Will the iPhone lose its Edge in the UK?

Will the iPhone lose its Edge in the UK?

Analyst downplays impact of broadband system

The iPhone's use of Edge for its mobile broadband will not be a major issue when the device launches in the UK on Friday, says one analyst.

Rob Bamforth, principal analyst for services and mobility at Quocirca, said that Apple's decision to use Edge instead of 3G will not be the deterrent some have predicted.

"It might not be as big an issue as we have made it," Bamforth said. "This might be a distraction and a disappointment for a number of people, but I think there are other points that people will go for."

Apple's decision to eschew 3G for the longer battery life afforded by Edge was initially met with criticism by many pundits who predicted that the smaller range and lower data transmission speed could hamper sales of the device.

Bamforth, however, does not see either issue being a factor for the vast majority of potential UK iPhone users.

The analyst contended that the 30 per cent coverage promised by O2 should encompass most urban areas in the UK, and should be comparable to 3G coverage in most areas.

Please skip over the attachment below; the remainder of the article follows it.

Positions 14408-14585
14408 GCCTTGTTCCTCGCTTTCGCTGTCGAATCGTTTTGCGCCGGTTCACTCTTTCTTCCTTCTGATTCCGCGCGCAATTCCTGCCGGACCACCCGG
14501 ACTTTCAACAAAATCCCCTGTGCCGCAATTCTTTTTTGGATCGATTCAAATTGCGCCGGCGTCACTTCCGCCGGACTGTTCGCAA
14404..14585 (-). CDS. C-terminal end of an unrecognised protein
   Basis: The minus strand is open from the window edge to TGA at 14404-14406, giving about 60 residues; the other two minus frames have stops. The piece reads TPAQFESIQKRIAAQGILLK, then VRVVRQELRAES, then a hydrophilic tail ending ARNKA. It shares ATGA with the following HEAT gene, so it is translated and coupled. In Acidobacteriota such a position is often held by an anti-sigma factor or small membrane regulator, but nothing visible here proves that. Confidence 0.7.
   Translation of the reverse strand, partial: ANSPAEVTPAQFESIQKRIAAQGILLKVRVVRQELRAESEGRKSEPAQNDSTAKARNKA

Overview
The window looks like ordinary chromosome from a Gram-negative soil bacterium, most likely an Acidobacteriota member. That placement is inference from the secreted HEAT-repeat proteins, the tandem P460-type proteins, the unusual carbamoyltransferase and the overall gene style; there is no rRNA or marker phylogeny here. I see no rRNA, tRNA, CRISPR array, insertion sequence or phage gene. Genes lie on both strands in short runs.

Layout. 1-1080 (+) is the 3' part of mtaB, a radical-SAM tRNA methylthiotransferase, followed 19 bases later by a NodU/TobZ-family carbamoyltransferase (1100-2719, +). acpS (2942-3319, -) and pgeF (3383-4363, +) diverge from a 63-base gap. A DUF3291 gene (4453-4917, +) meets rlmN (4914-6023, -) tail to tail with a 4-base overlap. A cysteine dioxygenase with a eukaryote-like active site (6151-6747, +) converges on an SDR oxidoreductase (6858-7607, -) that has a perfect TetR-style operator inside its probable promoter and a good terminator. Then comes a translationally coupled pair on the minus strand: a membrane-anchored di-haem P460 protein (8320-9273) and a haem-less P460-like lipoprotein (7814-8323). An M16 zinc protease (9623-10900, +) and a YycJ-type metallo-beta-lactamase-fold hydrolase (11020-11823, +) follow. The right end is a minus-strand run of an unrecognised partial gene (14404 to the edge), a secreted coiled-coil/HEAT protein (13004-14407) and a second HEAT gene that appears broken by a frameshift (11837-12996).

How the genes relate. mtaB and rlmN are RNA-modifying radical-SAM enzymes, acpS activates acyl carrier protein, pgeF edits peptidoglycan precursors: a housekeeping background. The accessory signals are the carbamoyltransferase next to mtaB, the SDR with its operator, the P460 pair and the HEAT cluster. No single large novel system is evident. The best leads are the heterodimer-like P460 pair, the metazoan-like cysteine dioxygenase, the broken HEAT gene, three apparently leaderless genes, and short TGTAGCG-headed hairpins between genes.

"When these numbers are bandied around, it is hard to see what they mean. You have to look at the coverage and overlay the usage model," said Bamforth.

The analyst suggested that wireless internet use will be desired while users are stationary, but not while driving through the countryside or moving in and out of an Edge-coverage area.

"There are certain things you cannot do while driving or walking," he noted. "Quite a lot of people will be doing stuff in urban areas, in coffee shops and in places like that, and they are probably going to be close to Wi-Fi."

Bamforth also downplayed the notion that Edge's slower speed would be a significant turn off for the majority of mobile users.

"If you look at what people are doing day-to-day, and what the average person wants to do, there really is a mass-market out there that does things that are less demanding," he said.

The analyst maintained that the excitement over the iPhone and its much-heralded user interface should overcome any perceived hardware limitations.

To back up his assertion, Bamforth pointed to another successful mobile device that was initially criticised: the BlackBerry.

"There is that cool factor that comes along every now and then with gadgets. It came along with the BlackBerry," he said.

"People said that the GPRS in BlackBerry was not adequate. Turns out it was adequate enough."